There are so few films that can truly send me through a range of emotions in a short amount of time. That must be the reason why Step won the special jury award for inspirational filmmaking at Sundance this year. I laughed, cried, and jumped for joy because this is a film I can relate to. I took step briefly in high school. Stepping has been an important activity in the black community for as long as I can remember. But don't get it twisted, this documentary is as much about the art of stepping as it is about the dynamics of the mini society of the Baltimore Leadership School for Young Women. While growing into young adults, Blessin Giraldo, Cori Grainger and Tayla Solomon come to terms with poverty, blackness and womanhood. Watch as they multitask between doing homework, finishing senior year, dealing with boy trouble and recovering from the fallout of the Baltimore riots.
That's a lot for a young girl to bear. However, they do have a temporary outlet, and that's the Lethal Ladies step team. These girls deal with all of life's challenges and frustrations through step dance. But it doesn't come for free. Like many extracurricular activities at school, you have to maintain a certain grade point average (GPA) to continue participating. New step coach Gari McIntyre instills integrity and the will to win in these girls. They need all the help they can get if they plan to win the Bowie state step competition, and graduate on time, and get accepted into a good college. Gari firmly reminds them that they can't afford to get complacent because things can change at any moment. Cori is the first to see how quickly things can go down hill.
The 16-year old senior lives with her mother, stepfather and five siblings. Her stepfather lost his job, and the lights and electricity were turned off in the home. Cori mentions how happiness is cyclical and just as things begin to feel stable, it all comes crashing down. This is why Cori strives for greatness. She wants to be class 2016's valedictorian and apply to Johns Hopkins University. The only issue is tuition. According to the website, Johns Hopkins University is $70,000 a year, which is way out of her parent's income bracket and she isn't interested in student loans. Her goal is to achieve a scholarship that will allow her a full ride through college for all four years. In the meantime, Cori continues with the step team in hopes of finding relief from the stresses of everyday life as black girl in Baltimore.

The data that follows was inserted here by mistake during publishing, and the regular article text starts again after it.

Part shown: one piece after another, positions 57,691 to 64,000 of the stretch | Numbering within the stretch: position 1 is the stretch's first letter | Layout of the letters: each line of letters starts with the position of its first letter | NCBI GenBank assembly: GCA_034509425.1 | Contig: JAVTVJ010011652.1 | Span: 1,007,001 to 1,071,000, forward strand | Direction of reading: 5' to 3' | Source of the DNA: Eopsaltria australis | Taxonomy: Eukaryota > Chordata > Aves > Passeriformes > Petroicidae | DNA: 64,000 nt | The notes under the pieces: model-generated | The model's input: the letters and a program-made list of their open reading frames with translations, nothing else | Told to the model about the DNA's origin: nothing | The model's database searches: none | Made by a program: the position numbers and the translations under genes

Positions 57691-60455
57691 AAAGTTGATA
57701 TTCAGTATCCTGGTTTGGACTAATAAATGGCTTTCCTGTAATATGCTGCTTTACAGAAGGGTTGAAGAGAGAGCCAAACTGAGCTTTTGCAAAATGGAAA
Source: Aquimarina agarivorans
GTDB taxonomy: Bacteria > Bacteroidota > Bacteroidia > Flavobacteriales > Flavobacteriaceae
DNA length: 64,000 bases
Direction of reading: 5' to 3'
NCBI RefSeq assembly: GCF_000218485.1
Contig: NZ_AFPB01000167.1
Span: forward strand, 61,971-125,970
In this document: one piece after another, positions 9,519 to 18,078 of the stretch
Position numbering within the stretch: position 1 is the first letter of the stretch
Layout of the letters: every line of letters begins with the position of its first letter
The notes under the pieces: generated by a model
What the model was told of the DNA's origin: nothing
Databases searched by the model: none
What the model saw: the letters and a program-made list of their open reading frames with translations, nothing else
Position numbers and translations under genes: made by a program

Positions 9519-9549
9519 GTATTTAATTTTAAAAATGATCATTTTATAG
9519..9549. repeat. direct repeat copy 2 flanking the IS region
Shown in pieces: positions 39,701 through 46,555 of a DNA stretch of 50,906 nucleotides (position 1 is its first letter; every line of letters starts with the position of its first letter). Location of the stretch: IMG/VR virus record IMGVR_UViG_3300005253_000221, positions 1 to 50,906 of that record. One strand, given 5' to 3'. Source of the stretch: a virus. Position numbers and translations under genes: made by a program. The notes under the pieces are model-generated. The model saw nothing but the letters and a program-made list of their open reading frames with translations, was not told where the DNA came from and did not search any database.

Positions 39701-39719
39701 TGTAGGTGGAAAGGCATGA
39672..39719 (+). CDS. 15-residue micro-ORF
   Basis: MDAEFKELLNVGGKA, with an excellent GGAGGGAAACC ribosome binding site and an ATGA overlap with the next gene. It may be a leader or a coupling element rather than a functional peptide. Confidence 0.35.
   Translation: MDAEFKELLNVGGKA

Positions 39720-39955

The city has its ups and downs, but as the group stands in front of the public memorial for Baltimore victim of police violence Freddie Gray, Blessin has an epiphany that her neighborhood is poisonous. She wants out, and college is the only way that will happen for her. Even the school guidance counselor, Ms. Paula Dofat, wants Blessin to further her education away from Baltimore.
"If she (Blessin) doesn't get into this program, she's not going to make it.”
This is what Dofat reiterates to college recruiters who are there to interview Blessin. The purpose is to see if she is a good fit for a specialized program that allows students with a low-grade point average a chance to work on improving their scores. Blessin needs this especially because she's been on academic probation several times and is often distracted. But as captain of the Lethal Ladies step team, she knows she has to pull it together. Her livelihood and the team depend on it.
Then there Tayla, the only child in a single parent household with her mother who works as a correctional officer in a prison facility. Mama Tayla holds high expectations for her daughter and leads with a firm hand. When Tayla’s grades bomb because of several distractions (mainly boys), her mother is there put her back on the right track. I'm sure as a correctional officer she knows the streets of Baltimore better than anyone. She knows what’s waiting on the streets for Tayla if she doesn't succeed.
It takes a village to raise a child, and that's what's so refreshing about Step. Parents, teachers, counselors and coaches are all involved in the betterment of Cori, Blessin, Tayla and the rest of the Lethal Ladies. But they deserve some credit, as well. If it were not for the strong bonds of sisterhood between these girls, they wouldn’t have gotten far. Their superhuman levels of resilience have made them self -aware, and in a way, more grown up than the average kid who doesn't have to worry about police brutality or rioting. They know as black young women they must work twice as hard to gain visibility and respect. In Baltimore, it's best to remain hyper-vigilant to protect themselves, because they can end up dead like Freddie Gray at any moment.
Despite that, Step creates a light at the end of the tunnel. In a racially divided city, rife with violence, and recovering from a riot, there are people there who care about the next generation of youth. Director Amanda Lipitz films the journey of these girls in such a way where you feel their struggles and their triumph. They take it all in stride, though - that's what real-life wonder women do. To me, this is what documentary filmmaking is all about. Bringing others into the lives of Black girls who just need a little motivation for success is something not too often explored. Rest assured audience members will be thinking about Step long after it's over. Their thirst for winning and furthering their education leaps off of the screen and into your heart.